A Guide to the Eviction Process in Tampa, Florida

Tenants commit to certain terms when they sign a lease agreement such as making timely rent payments, upholding the terms of the lease agreement, and caring for the unit.

Sadly, some tenants choose to, either knowingly or unknowingly, violate such rules. And in such cases, you have a right to evict the tenant as per the Florida landlord-tenant laws.

Generally, in Florida, an eviction will take anywhere between 2 to 3 weeks from start to finish. However, it may take longer depending on the reason, as well as whether the tenant puts up a fight.

It’s illegal to evict a tenant arbitrarily, or due to retaliatory or discriminatory reasons.

Grounds for Tenant Eviction in Florida

As a landlord, you can begin an eviction in Florida for several ‘just causes.’ They are as follows.

1. Nonpayment of Rent

A lease obligates a tenant to pay rent by a certain date every month. If they don’t and it becomes late, you can begin the process of evicting them from your property.

2. Early Termination of a Lease

You can also terminate the tenancy of a holdover tenant, meaning one who stays after their lease expires. Often, landlords do so if they no longer wish to continue renting to the tenant. Once the lease has ended, you can start eviction proceedings against the tenant.

The amount of notice to serve them will depend on the type of lease in operation.

3. Foreclosure of the Rental Property

You can also evict a tenant if your property is facing imminent foreclosure, and the tenancy isn’t going to continue. The incoming landlord must serve the tenant with a month’s written notice.

serving eviction notice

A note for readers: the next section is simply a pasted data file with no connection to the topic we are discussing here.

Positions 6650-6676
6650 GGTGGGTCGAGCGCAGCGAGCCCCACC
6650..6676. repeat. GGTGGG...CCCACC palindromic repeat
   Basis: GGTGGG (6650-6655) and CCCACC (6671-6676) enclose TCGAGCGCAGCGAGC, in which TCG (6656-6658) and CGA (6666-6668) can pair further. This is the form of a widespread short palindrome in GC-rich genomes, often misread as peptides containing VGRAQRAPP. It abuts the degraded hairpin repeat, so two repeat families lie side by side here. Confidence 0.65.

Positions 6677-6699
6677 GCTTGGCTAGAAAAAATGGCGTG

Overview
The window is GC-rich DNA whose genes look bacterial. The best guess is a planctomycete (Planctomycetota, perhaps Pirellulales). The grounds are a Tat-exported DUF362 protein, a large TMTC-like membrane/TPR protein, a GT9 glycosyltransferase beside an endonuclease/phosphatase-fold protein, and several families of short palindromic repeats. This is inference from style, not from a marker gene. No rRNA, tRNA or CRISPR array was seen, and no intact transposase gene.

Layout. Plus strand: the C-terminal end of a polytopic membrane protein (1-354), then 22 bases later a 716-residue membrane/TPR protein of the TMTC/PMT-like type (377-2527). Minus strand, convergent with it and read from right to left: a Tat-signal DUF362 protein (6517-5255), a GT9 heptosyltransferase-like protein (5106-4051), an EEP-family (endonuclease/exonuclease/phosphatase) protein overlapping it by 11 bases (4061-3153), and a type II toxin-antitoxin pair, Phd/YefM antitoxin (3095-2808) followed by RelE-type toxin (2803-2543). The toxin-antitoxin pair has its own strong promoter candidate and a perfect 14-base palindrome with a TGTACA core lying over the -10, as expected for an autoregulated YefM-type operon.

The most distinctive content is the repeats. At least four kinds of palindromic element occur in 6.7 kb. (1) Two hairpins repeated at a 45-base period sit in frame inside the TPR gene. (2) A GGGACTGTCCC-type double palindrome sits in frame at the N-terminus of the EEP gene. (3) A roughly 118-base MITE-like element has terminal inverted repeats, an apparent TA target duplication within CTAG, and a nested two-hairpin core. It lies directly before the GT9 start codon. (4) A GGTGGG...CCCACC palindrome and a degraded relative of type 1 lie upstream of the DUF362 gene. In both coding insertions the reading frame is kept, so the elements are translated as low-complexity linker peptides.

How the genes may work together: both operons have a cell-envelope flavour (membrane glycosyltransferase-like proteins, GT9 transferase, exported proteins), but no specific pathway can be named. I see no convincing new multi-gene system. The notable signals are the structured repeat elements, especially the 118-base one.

If the tenant continues to stay after the 30 days are over, the new landlord can proceed with the eviction.

4. Violation of the Lease Agreement

This is arguably the most common reason for eviction in the state of Florida. Naturally, a lease obligates a tenant to abide by certain responsibilities. If a tenant fails to do so, Florida laws give the landlord the right to evict them.

Lease violations are categorized into two: curable and incurable. Curable violations are minor offenses. They give the tenant an opportunity to fix them. Such violations include:

• Keeping a pet when there is a “no-pet” policy
• Having unauthorized guests or cars at the premises
• Parking a car at an unauthorized area
• Failing to keep the property to the required level of cleanliness and sanitation

Deductions to the security deposit may also be considered in certain circumstances.

The second category is for more serious violations. They are incurable, and a tenant doesn’t get a chance to fix them first. Examples of violations belonging in this category include:

Excessive property damage
• Illegal activity
• Repeat violations within a 12-month period

Eviction Process in Florida

Step #1: Eviction Notice

The eviction process begins with an eviction notice. Eviction notices are specific depending on the violation committed. Please note that serving the wrong eviction notice can stop an eviction proceeding.

steps for eviction in florida

• For tenants who fail to pay rent, you must serve them a 3-Day Notice to Pay Rent or Quit. This will give the tenant up to 3 days to pay the due rent or move out.